Throughout his career, Dr. Schichtel has worked at the interface of science and policy, developing actionable information in support of air quality management issues. This includes designing, initiating, coordinating, and participating in field and laboratory studies and subsequent data and modeling analyses to better understand the physical and chemical processes that cause high levels of particulate matter, ozone, and reactive nitrogen deposition and their contributions to visibility impairment and other ecosystem effects. This has often involved multiple stakeholders, bringing together diverse parties from environmental, industry, government, and university groups. This collaborative approach has proven instrumental in generating reliable and trustworthy information.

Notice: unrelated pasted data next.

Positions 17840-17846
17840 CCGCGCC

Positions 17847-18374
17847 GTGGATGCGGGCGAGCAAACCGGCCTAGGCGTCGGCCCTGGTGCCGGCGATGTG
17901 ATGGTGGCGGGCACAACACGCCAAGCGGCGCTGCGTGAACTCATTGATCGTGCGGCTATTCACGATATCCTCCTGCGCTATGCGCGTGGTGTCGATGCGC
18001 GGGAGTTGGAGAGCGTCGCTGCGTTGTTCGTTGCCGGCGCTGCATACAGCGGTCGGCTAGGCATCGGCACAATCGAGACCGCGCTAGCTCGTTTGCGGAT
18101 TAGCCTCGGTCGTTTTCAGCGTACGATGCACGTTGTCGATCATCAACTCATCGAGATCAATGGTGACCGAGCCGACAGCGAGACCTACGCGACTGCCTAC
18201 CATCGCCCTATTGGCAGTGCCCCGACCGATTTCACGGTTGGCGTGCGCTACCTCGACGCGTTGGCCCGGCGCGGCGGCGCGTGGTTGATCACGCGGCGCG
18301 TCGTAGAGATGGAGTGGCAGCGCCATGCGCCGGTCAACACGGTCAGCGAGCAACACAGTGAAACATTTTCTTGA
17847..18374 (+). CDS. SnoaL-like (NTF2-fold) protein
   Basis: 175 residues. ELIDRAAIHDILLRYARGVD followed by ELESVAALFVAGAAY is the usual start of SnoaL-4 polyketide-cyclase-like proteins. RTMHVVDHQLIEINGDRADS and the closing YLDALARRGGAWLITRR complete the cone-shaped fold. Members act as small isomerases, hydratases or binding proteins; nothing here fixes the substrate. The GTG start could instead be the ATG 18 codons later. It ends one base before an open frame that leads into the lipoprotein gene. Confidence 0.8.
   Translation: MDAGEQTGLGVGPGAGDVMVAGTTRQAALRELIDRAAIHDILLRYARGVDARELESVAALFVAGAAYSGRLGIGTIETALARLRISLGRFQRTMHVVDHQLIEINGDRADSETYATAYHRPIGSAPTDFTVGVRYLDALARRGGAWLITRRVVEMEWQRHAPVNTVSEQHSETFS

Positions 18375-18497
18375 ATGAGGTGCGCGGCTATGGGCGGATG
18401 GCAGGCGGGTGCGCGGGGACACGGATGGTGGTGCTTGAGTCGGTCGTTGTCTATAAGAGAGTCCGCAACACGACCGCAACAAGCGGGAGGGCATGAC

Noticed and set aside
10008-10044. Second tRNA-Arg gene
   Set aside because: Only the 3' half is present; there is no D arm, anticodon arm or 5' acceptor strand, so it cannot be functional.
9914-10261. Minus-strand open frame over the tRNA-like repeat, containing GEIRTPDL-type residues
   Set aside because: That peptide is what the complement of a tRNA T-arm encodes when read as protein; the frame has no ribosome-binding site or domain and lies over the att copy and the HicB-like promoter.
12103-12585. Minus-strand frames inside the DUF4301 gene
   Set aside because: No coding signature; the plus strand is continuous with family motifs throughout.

Dr. Schichtel has striven to take an integrative approach in this work, leading to new methods for air quality data and modeling assessments and new ways to combine and visualize data. This is evident in the many air quality pattern and trend analyses from data measured in the IMPROVE and other particulate matter and optical monitoring networks; unique trajectory and source apportionment assessments; and field and laboratory studies to understand fundamental processes, such as the deposition mechanism of ammonia and optical properties of biomass burning emissions. Much of his work has focused on data integration, including the merging of data from disparate monitoring networks and fusion of monitoring and modeling data in hybrid modeling methods to better understand the sources and processes causing adverse air quality.